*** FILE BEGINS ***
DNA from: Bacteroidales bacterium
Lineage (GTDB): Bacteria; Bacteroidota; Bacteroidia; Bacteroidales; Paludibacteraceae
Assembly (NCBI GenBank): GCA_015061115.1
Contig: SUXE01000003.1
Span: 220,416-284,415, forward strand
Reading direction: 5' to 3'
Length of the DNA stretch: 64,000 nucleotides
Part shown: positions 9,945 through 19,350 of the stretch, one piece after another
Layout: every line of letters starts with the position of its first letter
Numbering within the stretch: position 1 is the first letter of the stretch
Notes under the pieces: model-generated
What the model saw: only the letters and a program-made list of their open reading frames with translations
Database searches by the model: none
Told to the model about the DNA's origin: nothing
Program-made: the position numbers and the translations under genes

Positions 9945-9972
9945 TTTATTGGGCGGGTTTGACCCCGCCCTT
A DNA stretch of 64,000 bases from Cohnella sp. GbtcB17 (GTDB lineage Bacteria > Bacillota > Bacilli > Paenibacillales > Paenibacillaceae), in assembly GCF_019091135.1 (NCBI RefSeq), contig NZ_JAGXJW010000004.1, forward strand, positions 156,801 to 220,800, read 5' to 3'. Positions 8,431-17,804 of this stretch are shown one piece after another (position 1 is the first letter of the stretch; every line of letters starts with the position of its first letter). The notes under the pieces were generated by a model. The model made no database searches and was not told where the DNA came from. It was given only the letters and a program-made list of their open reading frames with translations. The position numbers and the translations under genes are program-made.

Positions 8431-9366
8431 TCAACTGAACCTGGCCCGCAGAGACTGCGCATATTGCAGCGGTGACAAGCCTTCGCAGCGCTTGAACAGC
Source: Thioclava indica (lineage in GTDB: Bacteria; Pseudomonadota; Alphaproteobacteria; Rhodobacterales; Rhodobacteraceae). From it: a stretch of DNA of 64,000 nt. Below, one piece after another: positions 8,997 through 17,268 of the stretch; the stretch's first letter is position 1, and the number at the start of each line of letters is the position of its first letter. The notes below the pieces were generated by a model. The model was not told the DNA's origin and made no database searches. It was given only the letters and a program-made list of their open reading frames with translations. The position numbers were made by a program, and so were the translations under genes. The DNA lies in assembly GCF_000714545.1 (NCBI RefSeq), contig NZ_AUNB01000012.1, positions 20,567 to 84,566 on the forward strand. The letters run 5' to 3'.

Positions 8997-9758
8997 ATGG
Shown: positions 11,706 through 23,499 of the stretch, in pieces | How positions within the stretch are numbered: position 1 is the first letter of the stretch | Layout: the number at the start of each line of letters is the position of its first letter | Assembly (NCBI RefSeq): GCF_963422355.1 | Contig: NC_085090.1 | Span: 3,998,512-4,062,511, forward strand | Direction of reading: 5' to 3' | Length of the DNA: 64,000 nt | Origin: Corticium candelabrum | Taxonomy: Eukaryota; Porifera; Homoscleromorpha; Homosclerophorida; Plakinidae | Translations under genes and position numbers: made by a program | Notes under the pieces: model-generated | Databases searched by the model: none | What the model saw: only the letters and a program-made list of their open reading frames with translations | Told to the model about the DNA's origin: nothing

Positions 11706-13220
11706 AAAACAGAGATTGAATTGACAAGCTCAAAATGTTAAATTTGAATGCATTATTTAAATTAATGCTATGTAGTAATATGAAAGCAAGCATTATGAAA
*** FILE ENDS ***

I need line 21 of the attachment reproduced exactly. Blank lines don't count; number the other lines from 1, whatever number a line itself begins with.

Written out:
Source: Thioclava indica (lineage in GTDB: Bacteria; Pseudomonadota; Alphaproteobacteria; Rhodobacterales; Rhodobacteraceae). From it: a stretch of DNA of 64,000 nt. Below, one piece after another: positions 8,997 through 17,268 of the stretch; the stretch's first letter is position 1, and the number at the start of each line of letters is the position of its first letter. The notes below the pieces were generated by a model. The model was not told the DNA's origin and made no database searches. It was given only the letters and a program-made list of their open reading frames with translations. The position numbers were made by a program, and so were the translations under genes. The DNA lies in assembly GCF_000714545.1 (NCBI RefSeq), contig NZ_AUNB01000012.1, positions 20,567 to 84,566 on the forward strand. The letters run 5' to 3'.